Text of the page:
Due to this gender segregation, women-only dominated in the weaving workshop while all the other designs of the 20th century were created by men. Weaving, therefore, generally presented a feminine touch.
The museum of modern Art in New York was based on the Bauhaus, and it had a large influence on artistic production and public taste. Having been founded in 1929, it had graphic arts, film, photography, architecture, interior design, and sculpture.
Its influence on public taste was relevant to the 20th-century design as new artists created similar designs for their clients. Designs of most modern furniture were taken from Bauhaus. Some were an advanced kind of Wassily and cantilever chairs from Bauhaus (Droste et al. 51).
The Bauhaus movement was introduced to create buildings and objects which would be appropriate for mass manufacture. It used methods that ensured artistic objects were created within a short duration of time. Relatively simple and efficient forms of decoration were used. This movement also believed in the manufacture of objects that were functional, and that would be relevant to society.
It, therefore, facilitated the showcasing of Art while at the same time enjoying the utility of the object. Some of its followers created objects that were suitable for people from all regions. The movement was, therefore, relevant in fostering the functionality of the design. Since the methods used encouraged mass production, it encouraged more people to use Art as a source of income by establishing profitable businesses (Kentgens 76).
The Bauhaus had a big impact on theatre in the 20th century. In the 1930s, Hollywood movies, particularly those produced by Paramount, spread its works of Art. Bauhaus architecture portrayed in the movies influenced the way buildings were constructed throughout the century.
The Bauhaus also advocated for the use of concrete, glass, and steel as appropriate building materials. Since then, the materials have continued to be used for both industrial and residential building purposes. House designs that were created in the 20th century were, therefore, those that would allow for the usage of these materials that were both readily available and affordable.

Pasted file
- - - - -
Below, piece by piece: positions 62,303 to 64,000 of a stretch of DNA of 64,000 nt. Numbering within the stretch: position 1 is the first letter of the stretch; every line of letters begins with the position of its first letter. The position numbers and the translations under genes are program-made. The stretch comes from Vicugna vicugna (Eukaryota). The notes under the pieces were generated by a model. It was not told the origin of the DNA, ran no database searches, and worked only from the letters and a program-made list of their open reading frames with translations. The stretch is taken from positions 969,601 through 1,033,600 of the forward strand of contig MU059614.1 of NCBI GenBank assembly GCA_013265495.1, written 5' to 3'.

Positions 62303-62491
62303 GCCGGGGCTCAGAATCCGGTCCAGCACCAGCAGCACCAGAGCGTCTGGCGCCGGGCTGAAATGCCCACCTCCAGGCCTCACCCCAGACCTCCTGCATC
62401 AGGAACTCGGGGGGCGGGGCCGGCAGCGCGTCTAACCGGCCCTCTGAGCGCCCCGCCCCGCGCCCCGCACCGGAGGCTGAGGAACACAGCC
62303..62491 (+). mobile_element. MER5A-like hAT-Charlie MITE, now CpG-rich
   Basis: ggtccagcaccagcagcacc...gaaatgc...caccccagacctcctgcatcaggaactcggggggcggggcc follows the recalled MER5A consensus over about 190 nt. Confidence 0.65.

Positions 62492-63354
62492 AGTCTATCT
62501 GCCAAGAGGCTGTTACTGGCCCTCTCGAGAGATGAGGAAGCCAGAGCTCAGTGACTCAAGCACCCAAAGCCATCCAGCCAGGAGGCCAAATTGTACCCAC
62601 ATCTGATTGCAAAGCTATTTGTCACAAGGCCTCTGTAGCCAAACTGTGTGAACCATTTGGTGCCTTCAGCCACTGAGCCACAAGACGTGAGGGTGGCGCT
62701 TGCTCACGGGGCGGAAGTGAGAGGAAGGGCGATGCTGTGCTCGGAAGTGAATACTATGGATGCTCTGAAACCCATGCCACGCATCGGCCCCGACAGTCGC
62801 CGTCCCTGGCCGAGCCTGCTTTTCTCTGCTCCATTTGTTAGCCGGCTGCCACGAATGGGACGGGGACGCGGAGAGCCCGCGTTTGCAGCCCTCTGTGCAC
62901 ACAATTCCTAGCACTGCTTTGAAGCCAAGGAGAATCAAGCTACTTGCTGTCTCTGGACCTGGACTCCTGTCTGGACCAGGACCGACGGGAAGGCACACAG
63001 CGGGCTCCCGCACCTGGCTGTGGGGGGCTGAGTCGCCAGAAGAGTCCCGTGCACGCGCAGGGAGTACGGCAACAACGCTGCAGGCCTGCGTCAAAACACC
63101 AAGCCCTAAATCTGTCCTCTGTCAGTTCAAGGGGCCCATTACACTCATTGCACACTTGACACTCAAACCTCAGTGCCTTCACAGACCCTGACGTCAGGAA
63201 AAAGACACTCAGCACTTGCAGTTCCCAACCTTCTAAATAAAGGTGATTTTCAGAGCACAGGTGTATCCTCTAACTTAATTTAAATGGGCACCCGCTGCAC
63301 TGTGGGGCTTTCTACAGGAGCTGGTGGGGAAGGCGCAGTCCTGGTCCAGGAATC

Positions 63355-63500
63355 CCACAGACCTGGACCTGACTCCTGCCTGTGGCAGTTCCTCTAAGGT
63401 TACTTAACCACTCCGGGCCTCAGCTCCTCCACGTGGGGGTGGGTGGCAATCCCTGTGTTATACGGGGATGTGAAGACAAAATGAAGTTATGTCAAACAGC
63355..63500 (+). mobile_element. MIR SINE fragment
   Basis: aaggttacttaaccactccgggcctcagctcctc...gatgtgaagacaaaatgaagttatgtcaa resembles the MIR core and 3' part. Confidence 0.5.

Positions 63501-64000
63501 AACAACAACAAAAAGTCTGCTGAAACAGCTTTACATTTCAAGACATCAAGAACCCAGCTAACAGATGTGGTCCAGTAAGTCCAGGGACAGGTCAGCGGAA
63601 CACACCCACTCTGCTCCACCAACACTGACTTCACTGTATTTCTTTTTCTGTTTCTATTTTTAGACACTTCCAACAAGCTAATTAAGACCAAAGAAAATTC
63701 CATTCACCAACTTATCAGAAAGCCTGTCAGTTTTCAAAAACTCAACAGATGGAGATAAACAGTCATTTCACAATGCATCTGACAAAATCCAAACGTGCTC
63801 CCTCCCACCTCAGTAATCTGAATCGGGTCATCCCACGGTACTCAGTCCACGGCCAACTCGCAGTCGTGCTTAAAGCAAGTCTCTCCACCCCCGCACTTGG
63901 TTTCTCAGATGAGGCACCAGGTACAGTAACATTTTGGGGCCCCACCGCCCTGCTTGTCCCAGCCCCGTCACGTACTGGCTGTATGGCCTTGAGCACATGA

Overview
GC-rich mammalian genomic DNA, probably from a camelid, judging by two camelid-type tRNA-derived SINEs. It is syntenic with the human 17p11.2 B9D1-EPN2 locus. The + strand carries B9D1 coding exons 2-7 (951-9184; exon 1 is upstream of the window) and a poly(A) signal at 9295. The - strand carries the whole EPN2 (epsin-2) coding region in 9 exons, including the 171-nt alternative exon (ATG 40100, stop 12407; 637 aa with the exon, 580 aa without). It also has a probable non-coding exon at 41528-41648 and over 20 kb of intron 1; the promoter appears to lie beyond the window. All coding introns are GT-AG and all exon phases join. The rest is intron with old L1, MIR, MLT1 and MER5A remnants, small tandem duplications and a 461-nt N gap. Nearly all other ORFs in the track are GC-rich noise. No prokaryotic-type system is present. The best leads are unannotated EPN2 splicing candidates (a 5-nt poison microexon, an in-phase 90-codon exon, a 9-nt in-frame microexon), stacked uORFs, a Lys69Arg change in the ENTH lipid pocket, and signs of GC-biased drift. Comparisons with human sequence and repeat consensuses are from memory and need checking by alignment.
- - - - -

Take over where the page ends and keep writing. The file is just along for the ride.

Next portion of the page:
The use of industrialized construction technology was an important invention at the Bauhaus and was utilized throughout the 20th century. The grid logic, which was first introduced at the Bauhaus, had special relevance to textile design. The logic was used by cloth designers throughout the 20th century (Bergdoll et.al.20).
It is therefore clear that the Bauhaus was the starting point of contemporary Art and architecture. Its relevance to the 20th-century design was enormous not only in Germany but throughout the world.
This was particularly made possible by the war that led to the exile of teachers, artists, and architects from the school as they were able to introduce their ideas to other regions. Journals that were published at Bauhaus were made available to other regions, therefore, presenting their ideas to a large number of people.
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Machine aesthetic became common due to the influence of the Bauhaus. Its influence was also aggravated by the fact that it did not only concentrate on one type of Art but in almost all aspects of Art, ranging from cloth design to construction.
Bergdoll, Barry et.al. Bauhaus 1919-1933. New York: Museum of Modern Art, 2009.Print. Droste, Magdalena and Bauhaus- Archiv. Bauhaus: 1919-1933. Köln: Taschen, 2002.Print. Kentgens, Margret. The Bauhaus and America. Cambridge: MIT Press, 1999. Print.
Weber, Nicholas. The Bauhaus Group. New York: Knopf, 2009.Print